And to make it all even more improbable is that, at about the same time she was praying with the pastor, Dr. Bob reported saying to Bill: “If you and I are going to stay sober, we had better get busy.” Dr. Bob called Akron’s City Hospital and told the nurse, a “Mrs. Hall,” that he and a man from New York had a cure for alcoholism. Did she have an alcoholic customer on whom they could try it out?

Sounds to me like divine intervention. The spirit of all that is good and kind, the energy that wants the very best for us, the power that is cheering for us to practice compassion, love and selflessness can and will break the bonds of suffering. I believe that was what brought these three alcoholics together in order to carry the message to the millions of us who want to heal and lead productive, happy lives, along with the millions of those that love us and were suffering right along side of us.

When I read about this encounter, tears of gratitude spilled from my eyes. I think of what my life would have looked like without the program—It would have been a truly tragic life. Instead, those three got together and kept it going, and eventually the program reached me, healed my soul, and changed me from a man who hated life to one who runs around yelling “ILML!”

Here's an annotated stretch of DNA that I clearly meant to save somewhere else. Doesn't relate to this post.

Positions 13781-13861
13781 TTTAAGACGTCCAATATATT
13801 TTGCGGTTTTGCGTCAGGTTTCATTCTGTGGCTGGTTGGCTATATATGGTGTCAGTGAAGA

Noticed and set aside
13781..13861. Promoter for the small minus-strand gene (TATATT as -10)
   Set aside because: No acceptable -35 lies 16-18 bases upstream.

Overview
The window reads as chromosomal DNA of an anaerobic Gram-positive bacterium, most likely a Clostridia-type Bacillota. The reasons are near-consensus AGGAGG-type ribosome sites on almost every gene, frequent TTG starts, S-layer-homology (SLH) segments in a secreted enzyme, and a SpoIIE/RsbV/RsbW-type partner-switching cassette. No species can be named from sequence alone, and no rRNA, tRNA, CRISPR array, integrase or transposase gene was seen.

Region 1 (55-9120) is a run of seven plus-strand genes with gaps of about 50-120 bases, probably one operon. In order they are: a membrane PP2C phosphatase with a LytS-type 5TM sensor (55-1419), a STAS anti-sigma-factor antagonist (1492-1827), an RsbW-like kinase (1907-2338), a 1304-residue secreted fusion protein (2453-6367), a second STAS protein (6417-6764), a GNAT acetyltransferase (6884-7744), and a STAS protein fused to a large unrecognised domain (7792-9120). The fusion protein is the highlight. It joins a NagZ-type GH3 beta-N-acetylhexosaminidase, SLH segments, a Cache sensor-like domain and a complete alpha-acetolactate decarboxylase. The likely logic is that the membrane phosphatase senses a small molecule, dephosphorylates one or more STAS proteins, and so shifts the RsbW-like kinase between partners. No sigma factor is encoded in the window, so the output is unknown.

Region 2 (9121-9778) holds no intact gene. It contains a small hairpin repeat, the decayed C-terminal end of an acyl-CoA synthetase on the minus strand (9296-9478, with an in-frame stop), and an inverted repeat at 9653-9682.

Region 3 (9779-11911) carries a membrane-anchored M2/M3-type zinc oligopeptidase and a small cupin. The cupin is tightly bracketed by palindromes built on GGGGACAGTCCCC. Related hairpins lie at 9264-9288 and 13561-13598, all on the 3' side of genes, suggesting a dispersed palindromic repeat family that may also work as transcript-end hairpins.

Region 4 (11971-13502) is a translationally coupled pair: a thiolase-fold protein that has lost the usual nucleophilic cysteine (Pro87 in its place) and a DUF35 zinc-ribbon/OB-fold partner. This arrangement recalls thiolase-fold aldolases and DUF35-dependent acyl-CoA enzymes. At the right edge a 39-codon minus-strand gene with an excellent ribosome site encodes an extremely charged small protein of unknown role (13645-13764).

— JamieQ

A New Wonderful Me

“We, through our deeds and words, our silence and speech, are constantly writing in the Book of Life. Light has come into the world, and every man must decide whether he will walk in the light of creative altruism or the darkness of destructive selfishness. This is the judgment. Life’s most persistent and urgent question is, “What are you doing for others?” — Martin Luther King from his “Strength to Love”

It’s words like these, that speak the universal truth of love and spirituality. Whether we have faith in a own, personal understanding of higher power, or a God associated with a religion, there is no denying that our thoughts, words and actions are what make us who we are today.

King speaks of destructive selfishness, of which I used to partake in most days of my life, and the result was a profound dislike of the state of the world, those around me, and myself. In the Program I learned that altruism, selflessly helping others, was the path to peace, love, abundance, and a new life. By making the practices of the program, a priority, I’ve turned my life around.

Today I celebrate the 36th year of sobriety; that’s truly a miracle and a joy. I owe the program, and everyone in it, this new, wonderful me. I love so many others, I love myself, and… ILML!

— JamieQ

A Program of Action

“Then they outlined the spiritual answer and program of action which a hundred of them had followed successfully.” — Big Book p.47

They outlined a spiritual answer. I believe that the founders were speaking of providing answers to help others, like me, who, through the effects of alcohol, had warped our sense of identity, lost our emotional stability and abandoned some or all of our moral convictions in the face of the disease.